Radio services can provide geographic-based access to local stations and programming, creating customized radio and television reception, which is currently not possible with satellite radio broadcasts. Relevant local stations could be determined by GPS and transparently inserted or made available via the local station's broadcast accessed via their Internet websites using the MMC WiFi or other network connectivity.
In another embodiment, real time traffic information received from the vehicle as above described could be combined with national sign regulation and street road rule databases. If, for example, a vehicle also had a speed sensor and this information was included in a feedback loop to the network center, services such as speed warnings could be created, providing information on traffic congestion data down to the specific lane of a highway. Additionally, the GPS signal positions could be compared and calculated, providing even more precise and up-do-date information.
It would be possible to provide a smart cruise control system within the vehicle, for instance. Operating at a Level 1 standard (see above), the smart cruise control system would tell the driver and the vehicle which operating speeds are legal, and that if the driver is exceeding the speed limit, issue warnings to slow down. Level 2 analysis would actually control the driver's car to make sure that deceleration takes place, offering major safety benefits to drivers and quite likely reduced insurance premiums.
If altitude information were added to the Level 2 standard of information, it would be possible to create three-dimensional mapping of roads. Such three-dimensional road maps could be combined with a microweather reporting service to give the driver a highly detailed display of information on current and forthcoming road conditions, including danger warnings due to rain combined with gradients such as "slippery turn ahead-slow down!"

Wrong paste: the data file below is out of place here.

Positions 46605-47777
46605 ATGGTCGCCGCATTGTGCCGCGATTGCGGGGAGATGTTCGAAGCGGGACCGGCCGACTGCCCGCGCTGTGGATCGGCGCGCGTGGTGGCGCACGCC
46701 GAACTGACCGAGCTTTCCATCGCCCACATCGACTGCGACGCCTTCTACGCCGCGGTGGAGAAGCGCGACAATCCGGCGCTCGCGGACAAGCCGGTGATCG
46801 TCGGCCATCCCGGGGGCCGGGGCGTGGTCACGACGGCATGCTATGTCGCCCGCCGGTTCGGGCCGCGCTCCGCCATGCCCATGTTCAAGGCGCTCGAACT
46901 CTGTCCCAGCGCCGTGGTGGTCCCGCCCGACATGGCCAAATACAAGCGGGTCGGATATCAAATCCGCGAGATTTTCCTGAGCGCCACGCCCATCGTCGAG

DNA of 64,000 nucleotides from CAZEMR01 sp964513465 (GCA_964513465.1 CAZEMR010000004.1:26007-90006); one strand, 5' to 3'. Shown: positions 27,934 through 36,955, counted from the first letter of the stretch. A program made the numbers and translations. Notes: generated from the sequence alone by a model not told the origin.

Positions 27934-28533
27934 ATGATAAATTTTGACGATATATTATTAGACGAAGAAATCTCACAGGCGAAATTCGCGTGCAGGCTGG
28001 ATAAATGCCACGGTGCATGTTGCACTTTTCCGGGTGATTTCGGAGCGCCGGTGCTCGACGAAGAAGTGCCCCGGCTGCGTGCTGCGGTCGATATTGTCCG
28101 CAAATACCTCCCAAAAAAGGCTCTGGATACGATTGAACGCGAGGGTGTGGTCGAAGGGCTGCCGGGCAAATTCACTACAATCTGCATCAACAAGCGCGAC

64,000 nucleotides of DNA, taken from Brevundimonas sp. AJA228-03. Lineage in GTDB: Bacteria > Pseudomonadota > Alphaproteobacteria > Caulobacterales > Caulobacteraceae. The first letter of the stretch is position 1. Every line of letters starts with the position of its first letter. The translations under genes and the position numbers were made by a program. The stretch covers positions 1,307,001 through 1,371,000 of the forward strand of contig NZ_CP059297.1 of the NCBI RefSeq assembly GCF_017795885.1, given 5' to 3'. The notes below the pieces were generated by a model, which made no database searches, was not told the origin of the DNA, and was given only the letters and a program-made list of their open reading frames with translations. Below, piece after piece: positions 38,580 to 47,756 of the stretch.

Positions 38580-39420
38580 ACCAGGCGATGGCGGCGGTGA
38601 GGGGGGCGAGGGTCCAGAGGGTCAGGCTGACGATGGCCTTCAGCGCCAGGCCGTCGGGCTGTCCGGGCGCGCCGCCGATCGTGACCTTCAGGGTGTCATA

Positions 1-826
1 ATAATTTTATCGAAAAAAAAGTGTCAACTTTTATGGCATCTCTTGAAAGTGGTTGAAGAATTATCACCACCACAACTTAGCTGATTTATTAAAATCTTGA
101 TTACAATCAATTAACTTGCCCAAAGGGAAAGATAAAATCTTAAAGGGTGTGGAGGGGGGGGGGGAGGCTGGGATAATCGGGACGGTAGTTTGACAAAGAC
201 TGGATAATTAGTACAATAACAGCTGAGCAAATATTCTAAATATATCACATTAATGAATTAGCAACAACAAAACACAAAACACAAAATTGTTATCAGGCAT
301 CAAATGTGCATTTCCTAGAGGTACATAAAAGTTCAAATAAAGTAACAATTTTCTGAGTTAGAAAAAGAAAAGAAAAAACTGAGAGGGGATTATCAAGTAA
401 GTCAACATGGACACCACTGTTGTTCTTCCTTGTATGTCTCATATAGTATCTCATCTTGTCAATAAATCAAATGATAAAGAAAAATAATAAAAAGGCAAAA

System Condition Warning Service
The best example of this is "fuel empty" warning. Under that embodiment it would give an indication that the car is almost out of fuel and would provide an indication based on the GPS system of the locations of the closest fuel stations would also allow for the indication of traffic problems so that it would give the driver alternatives of getting refueled if the closest alternative were not the best.
By equipping soldiers with MMC 100 equipment including sensor information, and roads with information networks, military convoys would be able to make use of detailed information, providing them with a safer awareness of road and weather conditions in areas in which they are operating.
Military uses would include logistics and location information. For example, the system can determine the location of people, or the flow of logistics, such as supplies.
The MMC 100, and related software, is capable of optimizing services so that users can be offered the cheapest or safest routing services. The algorithm for optimization can be determined based upon costing and time databases, such as billing plans in cellular vs. roaming charges, for example.